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Phylogenetic signal and bias in paleontology

Citation

Asher, Robert; Smith, Martin (2021), Phylogenetic signal and bias in paleontology, Dryad, Dataset, https://doi.org/10.5061/dryad.w3r2280q3

Abstract

An unprecedented amount of evidence now illuminates the phylogeny of living mammals and birds on the Tree of Life. We use this tree to measure phylogenetic value of data typically used in paleontology (bones and teeth) from six datasets derived from five published studies. We ask three interrelated questions: 1) Can these data adequately reconstruct known parts of the Tree of Life? 2) Is accuracy generally similar for studies using morphology, or do some morphological datasets perform better than others? 3) Does the loss of non-fossilizable data cause taxa to occur in misleadingly basal positions? Adding morphology to DNA datasets usually increases congruence of resulting topologies to the well corroborated tree, but this varies among morphological datasets. Extant taxa with a high proportion of missing morphological characters can greatly reduce phylogenetic resolution when analyzed together with fossils. Attempts to ameliorate this by deleting extant taxa missing morphology are prone to decreased accuracy due to long-branch artefacts. We find no evidence that fossilization causes extinct taxa to incorrectly appear at or near topologically basal branches. Morphology comprises the evidence held in common by living taxa and fossils, and phylogenetic analysis of fossils greatly benefits from inclusion of molecular and morphological data sampled for living taxa, whatever methods are used for phylogeny estimation.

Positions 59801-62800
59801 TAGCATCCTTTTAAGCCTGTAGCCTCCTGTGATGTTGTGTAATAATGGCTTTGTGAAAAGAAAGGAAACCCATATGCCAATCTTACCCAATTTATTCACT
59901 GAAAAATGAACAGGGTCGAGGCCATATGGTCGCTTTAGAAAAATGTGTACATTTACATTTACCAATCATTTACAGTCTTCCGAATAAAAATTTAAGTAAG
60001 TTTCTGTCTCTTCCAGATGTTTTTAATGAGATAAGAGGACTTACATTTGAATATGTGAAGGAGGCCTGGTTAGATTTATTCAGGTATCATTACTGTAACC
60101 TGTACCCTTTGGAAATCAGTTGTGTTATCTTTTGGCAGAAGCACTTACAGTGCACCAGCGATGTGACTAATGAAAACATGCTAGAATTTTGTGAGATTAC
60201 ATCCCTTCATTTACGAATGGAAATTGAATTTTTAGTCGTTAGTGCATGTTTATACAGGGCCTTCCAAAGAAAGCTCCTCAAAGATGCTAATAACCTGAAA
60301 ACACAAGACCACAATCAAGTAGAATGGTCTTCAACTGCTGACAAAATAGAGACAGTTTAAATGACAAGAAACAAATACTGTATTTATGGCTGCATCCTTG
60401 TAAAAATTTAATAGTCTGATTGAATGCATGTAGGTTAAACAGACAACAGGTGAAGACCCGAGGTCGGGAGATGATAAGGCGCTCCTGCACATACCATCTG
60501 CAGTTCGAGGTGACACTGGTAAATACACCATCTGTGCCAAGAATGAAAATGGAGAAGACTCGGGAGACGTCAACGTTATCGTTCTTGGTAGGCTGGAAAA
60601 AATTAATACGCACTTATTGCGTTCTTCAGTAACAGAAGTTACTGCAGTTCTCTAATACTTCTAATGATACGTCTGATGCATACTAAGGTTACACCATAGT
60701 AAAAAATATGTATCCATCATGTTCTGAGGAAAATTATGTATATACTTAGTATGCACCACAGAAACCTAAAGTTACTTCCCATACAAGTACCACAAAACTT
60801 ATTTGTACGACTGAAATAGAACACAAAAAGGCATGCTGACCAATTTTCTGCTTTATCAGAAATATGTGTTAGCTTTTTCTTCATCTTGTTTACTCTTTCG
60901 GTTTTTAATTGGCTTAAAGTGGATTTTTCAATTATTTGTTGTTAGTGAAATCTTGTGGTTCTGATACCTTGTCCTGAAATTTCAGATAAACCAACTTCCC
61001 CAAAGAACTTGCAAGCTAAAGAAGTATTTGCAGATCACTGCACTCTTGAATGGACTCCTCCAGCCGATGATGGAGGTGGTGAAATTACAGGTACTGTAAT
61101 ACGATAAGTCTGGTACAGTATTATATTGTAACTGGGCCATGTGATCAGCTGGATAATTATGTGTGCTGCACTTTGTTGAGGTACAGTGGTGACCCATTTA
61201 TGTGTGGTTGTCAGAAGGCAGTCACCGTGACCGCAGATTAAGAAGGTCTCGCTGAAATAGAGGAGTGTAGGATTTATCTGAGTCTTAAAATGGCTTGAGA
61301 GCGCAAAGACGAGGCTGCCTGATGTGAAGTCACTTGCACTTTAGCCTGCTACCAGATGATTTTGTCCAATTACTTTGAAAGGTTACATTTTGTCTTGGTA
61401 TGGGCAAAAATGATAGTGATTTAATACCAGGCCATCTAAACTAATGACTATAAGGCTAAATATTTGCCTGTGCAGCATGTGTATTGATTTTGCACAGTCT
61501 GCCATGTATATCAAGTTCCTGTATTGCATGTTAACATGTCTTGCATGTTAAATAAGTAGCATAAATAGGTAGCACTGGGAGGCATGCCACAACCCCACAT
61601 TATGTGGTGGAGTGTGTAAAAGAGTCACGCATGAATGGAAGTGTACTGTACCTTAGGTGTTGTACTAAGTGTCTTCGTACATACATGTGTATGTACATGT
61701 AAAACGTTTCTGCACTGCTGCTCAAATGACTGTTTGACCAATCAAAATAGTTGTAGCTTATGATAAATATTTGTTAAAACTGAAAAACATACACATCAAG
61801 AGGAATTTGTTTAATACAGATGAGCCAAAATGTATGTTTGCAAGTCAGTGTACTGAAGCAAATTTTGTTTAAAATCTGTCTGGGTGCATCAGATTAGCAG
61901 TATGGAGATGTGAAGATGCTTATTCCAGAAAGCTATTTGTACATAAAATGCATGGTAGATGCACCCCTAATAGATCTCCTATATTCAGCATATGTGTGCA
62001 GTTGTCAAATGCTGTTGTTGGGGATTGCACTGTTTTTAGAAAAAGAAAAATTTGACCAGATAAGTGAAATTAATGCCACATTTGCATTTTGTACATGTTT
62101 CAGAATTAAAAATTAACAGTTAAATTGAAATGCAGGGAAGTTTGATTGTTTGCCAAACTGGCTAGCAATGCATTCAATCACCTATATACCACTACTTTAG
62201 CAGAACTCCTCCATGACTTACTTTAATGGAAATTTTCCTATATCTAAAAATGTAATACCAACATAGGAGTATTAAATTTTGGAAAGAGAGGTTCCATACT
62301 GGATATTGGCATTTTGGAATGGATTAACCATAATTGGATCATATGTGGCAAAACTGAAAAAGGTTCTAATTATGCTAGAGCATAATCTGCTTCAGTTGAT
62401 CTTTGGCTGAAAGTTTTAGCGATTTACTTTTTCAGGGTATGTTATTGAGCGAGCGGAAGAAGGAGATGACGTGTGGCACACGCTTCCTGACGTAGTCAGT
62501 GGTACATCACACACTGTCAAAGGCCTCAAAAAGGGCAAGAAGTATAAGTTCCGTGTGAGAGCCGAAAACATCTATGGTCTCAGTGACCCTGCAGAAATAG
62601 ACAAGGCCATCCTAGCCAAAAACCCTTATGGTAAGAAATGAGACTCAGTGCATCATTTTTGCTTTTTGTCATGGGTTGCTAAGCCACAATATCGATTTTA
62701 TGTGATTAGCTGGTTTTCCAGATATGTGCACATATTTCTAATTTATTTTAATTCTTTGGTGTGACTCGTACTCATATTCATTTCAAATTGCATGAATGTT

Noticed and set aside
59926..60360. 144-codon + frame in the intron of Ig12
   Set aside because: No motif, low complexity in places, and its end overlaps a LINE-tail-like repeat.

Methods

These files include both supplementary "data" and "materials" referred to Asher & Smith, Systematic Biology, "Phylogenetic Signal & Bias in Paleontology":

https://doi.org/10.1093/sysbio/syab072

Usage Notes

Supplementary Figures:

Figure S1. Percent completeness of morphological data in fossil templates from each study. Horizontal lines represent median, boxes middle quartiles, and whiskers range.

Figure S2. Congruence of artificial-extinction topologies with well-corroborated trees for each dataset, based on only templates of at least 53% complete (corresponding to the least complete template from Asher). Each horizontal bar shows the number of shared splits using strict consensuses (top Y-axis) or quartet similarity averaged across all MPTs (bottom Y-axis), averaged across all extant subjects per fossil template. Datasets are ordered from largest (left) to smallest (right) difference in median shared splits obtained by real vs. 01-randomized character states (see Table 2). Boxes denote median and interquartile range, whiskers the range; non-overlapping notches represent a significant difference in medians (Chambers et al. 1983). Characters missing in a fossil template were coded as missing in each extant subject. Remaining characters were coded with the real states in each template (blue), randomized using states drawn from different extant taxa (yellow, "noInfo"), or randomized with states 0 or 1 (red, "random01").